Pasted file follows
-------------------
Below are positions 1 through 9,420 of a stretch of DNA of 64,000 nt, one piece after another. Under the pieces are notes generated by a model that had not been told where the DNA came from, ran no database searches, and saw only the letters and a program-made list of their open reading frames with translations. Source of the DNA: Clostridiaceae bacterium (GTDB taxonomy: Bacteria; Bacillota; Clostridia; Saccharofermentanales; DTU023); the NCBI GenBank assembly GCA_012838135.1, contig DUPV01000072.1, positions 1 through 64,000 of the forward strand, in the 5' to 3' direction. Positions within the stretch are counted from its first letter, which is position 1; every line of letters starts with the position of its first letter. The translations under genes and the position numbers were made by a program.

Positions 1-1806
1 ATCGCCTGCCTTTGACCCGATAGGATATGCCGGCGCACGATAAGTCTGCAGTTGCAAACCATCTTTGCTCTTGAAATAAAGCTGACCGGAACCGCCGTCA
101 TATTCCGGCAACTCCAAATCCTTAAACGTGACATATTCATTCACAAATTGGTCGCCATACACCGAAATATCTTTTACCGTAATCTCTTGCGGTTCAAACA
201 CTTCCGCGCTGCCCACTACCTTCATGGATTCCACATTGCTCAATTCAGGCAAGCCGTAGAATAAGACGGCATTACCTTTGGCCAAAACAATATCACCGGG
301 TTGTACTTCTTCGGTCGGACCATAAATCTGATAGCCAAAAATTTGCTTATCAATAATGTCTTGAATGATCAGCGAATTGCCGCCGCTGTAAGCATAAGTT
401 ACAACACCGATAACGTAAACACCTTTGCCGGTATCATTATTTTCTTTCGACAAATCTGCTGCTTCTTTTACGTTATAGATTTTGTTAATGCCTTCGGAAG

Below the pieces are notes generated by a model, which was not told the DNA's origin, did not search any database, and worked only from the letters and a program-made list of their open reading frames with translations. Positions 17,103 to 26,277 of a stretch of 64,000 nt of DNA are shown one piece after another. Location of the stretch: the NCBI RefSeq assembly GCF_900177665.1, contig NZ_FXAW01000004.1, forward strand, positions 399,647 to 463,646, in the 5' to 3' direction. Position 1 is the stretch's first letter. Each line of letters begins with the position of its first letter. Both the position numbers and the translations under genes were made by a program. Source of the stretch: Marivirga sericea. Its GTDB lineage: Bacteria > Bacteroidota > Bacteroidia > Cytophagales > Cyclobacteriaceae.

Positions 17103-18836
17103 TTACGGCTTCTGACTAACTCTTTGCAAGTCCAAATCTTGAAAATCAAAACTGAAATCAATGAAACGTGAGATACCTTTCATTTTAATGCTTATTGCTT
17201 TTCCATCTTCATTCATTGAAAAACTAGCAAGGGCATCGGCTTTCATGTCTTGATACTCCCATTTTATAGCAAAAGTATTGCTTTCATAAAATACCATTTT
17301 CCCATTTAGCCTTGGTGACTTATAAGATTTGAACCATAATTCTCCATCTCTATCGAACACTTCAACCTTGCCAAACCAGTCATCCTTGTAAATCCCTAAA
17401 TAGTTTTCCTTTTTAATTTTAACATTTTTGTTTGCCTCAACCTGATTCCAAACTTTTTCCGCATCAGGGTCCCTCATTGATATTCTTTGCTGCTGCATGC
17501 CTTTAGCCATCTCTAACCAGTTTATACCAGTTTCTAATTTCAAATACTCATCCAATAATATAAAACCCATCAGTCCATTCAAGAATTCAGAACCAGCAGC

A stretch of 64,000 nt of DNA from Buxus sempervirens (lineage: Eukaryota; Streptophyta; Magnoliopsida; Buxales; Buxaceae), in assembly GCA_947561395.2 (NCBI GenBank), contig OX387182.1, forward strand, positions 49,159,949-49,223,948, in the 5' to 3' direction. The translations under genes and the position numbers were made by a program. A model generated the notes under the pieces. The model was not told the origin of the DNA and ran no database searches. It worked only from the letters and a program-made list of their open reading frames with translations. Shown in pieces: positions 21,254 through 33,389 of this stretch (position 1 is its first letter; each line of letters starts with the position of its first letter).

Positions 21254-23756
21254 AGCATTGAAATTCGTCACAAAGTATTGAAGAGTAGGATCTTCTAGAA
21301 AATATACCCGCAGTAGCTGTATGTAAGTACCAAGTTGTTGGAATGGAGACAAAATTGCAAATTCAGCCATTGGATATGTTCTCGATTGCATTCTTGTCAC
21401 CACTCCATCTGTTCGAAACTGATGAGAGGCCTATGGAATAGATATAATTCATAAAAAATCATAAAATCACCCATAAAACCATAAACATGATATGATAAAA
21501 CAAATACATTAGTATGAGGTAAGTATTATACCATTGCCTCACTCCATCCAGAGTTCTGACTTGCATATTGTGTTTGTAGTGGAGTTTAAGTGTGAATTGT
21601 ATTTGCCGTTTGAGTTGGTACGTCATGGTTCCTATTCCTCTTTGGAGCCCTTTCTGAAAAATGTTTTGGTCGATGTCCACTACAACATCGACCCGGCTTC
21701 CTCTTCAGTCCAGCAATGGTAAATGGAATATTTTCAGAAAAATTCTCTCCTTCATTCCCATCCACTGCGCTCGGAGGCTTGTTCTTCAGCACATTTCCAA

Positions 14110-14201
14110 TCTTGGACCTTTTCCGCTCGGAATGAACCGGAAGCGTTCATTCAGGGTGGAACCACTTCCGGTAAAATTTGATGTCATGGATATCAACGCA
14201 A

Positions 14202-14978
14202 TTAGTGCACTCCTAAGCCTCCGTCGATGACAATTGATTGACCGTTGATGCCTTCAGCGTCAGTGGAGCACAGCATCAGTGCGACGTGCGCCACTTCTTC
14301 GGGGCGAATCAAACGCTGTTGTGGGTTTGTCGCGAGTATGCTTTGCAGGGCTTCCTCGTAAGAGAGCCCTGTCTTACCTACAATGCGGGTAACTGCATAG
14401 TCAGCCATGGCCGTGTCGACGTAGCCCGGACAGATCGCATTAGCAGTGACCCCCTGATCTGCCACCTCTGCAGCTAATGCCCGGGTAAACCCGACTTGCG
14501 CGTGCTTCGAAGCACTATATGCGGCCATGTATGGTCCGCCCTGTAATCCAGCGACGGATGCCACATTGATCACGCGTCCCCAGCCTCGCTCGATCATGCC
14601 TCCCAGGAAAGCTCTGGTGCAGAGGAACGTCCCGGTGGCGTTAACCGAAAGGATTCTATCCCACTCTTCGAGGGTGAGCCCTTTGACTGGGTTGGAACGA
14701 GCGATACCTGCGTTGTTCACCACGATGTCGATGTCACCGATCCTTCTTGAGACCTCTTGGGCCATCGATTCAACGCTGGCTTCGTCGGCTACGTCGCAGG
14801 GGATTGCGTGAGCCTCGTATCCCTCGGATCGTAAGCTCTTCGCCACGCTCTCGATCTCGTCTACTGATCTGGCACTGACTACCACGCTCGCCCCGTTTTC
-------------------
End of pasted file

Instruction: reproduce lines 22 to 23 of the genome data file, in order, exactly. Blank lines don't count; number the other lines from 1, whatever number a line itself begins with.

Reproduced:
21701 CTCTTCAGTCCAGCAATGGTAAATGGAATATTTTCAGAAAAATTCTCTCCTTCATTCCCATCCACTGCGCTCGGAGGCTTGTTCTTCAGCACATTTCCAA

Positions 14110-14201